Title: August: Osage County
The Weinstein Company
Reviewed for Shockya by Harvey Karten. Data-based on RottenTomatoes.com
Director: John Wells
Screenwriter: Tracy Letts, from Tracy Letts’ play
Cast: Meryl Streep, Julia Roberts, Juliette Lewis, Ewan McGregor, Abigail Breslin, Margo Martindale
Screened at: Review 1, NYC, 11/4/13
Opens: December 25, 2013
Are you looking forward to a big Christmas dinner this month with your extended family? See “August: Osage County” and be prepared to curb your enthusiasm. In fact, after watching John Wells’ film adapted by Tulsa-born Tracy Letts from his three-hour Broadway play, you may just want to be alone on Christmas eve, enjoying a Big Mac, large fries, and to have nothing more to feel guilty about than sneaking in a 32-ounce container of soda under Mayor Bloomberg’s watch. But wait! There’s not much to entertain you at Mickey D’s, so if you’re feeling frisky, ready for a knock-down, drag-out verbal fight with those nearest and dearest with you, go ahead. Join the family for dinner. You may have stories to tell for years about the event. Tracy Letts did.
“August: Osage County” takes place in a small Oklahoma town and is actually filmed there, in a red state which we know as one whose residents grit their teeth when confronted with thoughts of gay marriage and contraception but which, just like us in New York, finds its good folks concerned more about what’s under their own roofs than what goes on in the state legislature.
The guests at a dinner rarely see one another and are gathered not for a happy occasion but to pay respects when a man has died. They more or less forget that they’ve just buried an older man and tear into one another for reasons that may seem to us more like excuses to brawl than for specific causes. At the center of the gathering, Violet Weston (Meryl Streep), being treated for mouth cancer and affixed with both a fright wig and a full rug, is busy chain smoking. But the fire that comes deep within her is not for her Marlboros but rather for bringing the people of her extended family down a few pegs. She delivers the kind of performance that we expect from Meryl Streep, a vitriolic tour-de-force act that will garner for her yet another Oscar nomination. In its prioritizing of talk rather than what usually passes for action on the big screen, this movie gives off its roots on the legitimate stage. We can easily picture how on Broadway, the automobile rides that show up now and then in the movie can be dispensed with, leaving the audience with little more than a creepy, rural homestead with its windows taped, its residents never knowing whether it’s daytime or night.
Paying homage, it seems, to some great American plays like Eugene O’Neill’s “Long Day’s Journey Into Night,” and Edward Albee’s “Who’s Afraid of Virginia Woolf”—plus southern elements from Tennessee Williams and guilt trips you’ll find in the play of Arthur Miller—“August: Osage County” offers for our amusement quite a lot of back-stabbing talk: if this were a Thanksgiving dinner, you could say the men and women are talking turkey and mean that in both senses of the word.
Before his suicide, Beverly Weston (Sam Shephard) who introduces us to the story by telling his maid that he is a heavy drinker and his wife is a drug addict. He channels T.S. Eliot with the philosophy that “life is very long.” After his burial, family members converge from Florida, Colorado and Oklahoma on Violet’s rural home. Barbara (Julia Roberts), the eldest of three of Vi’s daughters, shows up with her estranged husband Bill (Ewan McGregor) in tow as well as their fourteen-year-old daughter Jean (Abigail Breslin). Karen Weston (Juliette Lewis), the youngest of the three daughters, has conned her fiancé and hustler Steve Heidebrecht (Dermot Mulroney) into attending the funeral fete. Ivy (Julianne Nicholson), in the middle, is persuaded to admit that she has a boyfriend, her first cousin and apparent loser, “Little” Charles Aiken (Benedict Cumberbatch)—who has overslept and has thereby missed the funeral. Charles Aiken (Chris Cooper) and his wife Mattie Fae (Margo Martindale) make the scene and will have words for each other even more fiery than the overlong grace that he has been persuaded to say before the meal.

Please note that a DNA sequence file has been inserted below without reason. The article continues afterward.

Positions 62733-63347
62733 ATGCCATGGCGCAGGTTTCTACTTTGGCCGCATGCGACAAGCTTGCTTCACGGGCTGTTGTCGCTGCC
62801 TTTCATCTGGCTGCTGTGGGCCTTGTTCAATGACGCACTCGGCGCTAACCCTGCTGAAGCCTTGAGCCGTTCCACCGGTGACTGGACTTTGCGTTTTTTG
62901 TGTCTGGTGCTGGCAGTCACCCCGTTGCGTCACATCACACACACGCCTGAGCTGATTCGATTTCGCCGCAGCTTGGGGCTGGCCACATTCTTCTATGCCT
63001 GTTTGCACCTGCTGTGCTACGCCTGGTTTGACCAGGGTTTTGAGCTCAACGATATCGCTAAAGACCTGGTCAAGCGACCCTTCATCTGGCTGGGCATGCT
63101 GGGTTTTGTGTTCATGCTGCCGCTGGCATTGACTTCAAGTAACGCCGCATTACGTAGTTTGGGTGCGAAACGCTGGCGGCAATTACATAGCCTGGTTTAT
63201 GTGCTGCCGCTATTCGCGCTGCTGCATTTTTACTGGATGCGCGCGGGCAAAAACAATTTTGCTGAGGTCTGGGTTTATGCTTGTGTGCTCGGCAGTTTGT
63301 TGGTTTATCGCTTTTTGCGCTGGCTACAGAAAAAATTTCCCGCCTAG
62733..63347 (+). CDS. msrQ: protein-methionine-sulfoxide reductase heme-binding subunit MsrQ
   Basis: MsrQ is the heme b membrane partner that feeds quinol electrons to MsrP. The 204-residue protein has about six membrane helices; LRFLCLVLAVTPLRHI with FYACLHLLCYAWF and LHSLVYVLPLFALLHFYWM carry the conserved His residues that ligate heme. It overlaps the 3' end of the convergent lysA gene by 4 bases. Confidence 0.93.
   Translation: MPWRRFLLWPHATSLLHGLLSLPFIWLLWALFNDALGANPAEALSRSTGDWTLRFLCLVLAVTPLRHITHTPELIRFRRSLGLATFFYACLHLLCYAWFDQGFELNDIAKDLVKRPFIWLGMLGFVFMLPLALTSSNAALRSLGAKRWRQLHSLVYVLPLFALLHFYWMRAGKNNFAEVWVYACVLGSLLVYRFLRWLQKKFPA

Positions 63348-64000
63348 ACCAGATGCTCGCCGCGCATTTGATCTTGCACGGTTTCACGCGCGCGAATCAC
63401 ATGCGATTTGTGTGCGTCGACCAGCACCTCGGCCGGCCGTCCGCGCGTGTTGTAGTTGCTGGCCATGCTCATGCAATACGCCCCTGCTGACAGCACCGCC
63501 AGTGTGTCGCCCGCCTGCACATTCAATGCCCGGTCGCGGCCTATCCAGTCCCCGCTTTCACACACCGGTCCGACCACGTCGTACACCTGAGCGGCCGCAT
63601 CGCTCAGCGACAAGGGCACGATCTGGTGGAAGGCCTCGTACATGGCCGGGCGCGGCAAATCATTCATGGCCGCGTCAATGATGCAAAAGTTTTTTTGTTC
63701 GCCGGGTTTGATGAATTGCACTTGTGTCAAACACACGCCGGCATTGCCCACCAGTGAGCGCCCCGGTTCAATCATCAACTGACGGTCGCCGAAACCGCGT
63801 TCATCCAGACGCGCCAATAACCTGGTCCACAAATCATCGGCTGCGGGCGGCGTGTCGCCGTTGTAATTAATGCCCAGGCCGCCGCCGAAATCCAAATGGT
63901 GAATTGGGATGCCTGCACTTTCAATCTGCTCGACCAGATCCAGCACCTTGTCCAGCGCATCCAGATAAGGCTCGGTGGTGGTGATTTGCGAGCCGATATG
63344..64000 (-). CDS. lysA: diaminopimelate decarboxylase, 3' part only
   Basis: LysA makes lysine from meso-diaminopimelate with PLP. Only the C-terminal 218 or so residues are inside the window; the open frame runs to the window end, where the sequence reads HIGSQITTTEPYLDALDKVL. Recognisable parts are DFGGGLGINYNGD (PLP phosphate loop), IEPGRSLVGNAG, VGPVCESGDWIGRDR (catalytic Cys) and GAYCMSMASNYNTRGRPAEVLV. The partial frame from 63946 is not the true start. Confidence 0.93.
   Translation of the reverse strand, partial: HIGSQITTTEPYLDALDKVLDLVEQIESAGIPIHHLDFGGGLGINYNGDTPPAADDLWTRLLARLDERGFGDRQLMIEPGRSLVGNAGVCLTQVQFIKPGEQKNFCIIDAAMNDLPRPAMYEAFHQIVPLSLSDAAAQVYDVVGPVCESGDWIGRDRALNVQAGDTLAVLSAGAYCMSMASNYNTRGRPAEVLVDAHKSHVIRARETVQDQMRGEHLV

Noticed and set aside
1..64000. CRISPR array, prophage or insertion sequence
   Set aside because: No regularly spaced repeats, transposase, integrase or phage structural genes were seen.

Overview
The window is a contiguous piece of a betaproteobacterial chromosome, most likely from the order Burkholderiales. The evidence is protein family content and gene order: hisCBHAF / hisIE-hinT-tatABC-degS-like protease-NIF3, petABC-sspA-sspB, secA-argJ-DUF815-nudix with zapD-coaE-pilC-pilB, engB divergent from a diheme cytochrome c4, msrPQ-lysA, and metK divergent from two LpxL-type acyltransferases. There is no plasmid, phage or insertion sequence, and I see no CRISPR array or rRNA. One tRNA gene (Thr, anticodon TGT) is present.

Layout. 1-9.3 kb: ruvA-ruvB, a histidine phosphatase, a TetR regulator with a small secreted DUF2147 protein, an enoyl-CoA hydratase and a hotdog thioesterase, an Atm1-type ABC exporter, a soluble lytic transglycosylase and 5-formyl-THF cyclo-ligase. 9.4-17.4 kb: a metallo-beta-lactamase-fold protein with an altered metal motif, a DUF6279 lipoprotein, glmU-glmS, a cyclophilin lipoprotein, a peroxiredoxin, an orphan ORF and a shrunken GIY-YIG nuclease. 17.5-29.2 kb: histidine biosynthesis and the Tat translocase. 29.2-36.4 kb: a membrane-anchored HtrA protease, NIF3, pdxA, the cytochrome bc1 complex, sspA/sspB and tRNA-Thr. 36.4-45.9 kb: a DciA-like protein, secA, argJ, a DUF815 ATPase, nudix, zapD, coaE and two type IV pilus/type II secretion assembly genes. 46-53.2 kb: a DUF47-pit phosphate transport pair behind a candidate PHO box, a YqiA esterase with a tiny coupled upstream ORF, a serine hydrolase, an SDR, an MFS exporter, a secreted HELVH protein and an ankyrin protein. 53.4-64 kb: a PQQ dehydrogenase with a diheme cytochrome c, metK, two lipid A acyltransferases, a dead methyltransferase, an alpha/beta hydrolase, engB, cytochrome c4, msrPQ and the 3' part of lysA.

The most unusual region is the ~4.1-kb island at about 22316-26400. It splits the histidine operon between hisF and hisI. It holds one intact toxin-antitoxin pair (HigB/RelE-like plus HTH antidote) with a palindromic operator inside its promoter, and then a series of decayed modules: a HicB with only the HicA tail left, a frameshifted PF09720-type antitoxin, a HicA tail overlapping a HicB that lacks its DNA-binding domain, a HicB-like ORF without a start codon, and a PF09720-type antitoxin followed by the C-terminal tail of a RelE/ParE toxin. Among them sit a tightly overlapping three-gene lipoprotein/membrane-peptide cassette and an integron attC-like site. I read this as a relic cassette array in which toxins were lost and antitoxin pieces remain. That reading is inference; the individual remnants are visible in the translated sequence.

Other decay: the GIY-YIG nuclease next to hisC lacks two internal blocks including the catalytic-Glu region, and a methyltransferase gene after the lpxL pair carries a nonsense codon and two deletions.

The venom spills—Barbara hates that her mother is addicted to ten prescription pills, Johnna Monevata (Misty Upham), the Native American housekeeper-cook is furious that Steve is messing with an underage female, Charles and Mattie hurl barbs and accusations against each other, and plates are thrown around the room. Everyone is shouting more loudly than New York’s Lexington Avenue line. Yet none of the histrionics would mean much without the strong presence of Violet, riddled more with drugs than with her oral cancer, letting loose with her fury particularly against her eldest daughter whom she accuses of being an ingrate. If you’ve never seen a play by O’Neill, Albee, Williams or Miller, you can watch these proceedings to get at least an inkling of what America’s four leading playwrights are about.
John Wells is best known to us for his direction of “The Company Men” (how a downsizing affects three men, their families and their community). He evokes top performances from his cast on the widescreen, opened-up play of Tracy Letts to elicit a tsunami of loud accusations and revelations of family secrets to illustrate a quote by one character, “Thank God we can’t tell the future. We’d never get out of bed.”
Rated R. 119 minutes © 2013 by Harvey Karten, Member, New York Film Critics Online
Story – B+
Acting – A-
Technical – B
Overall – B+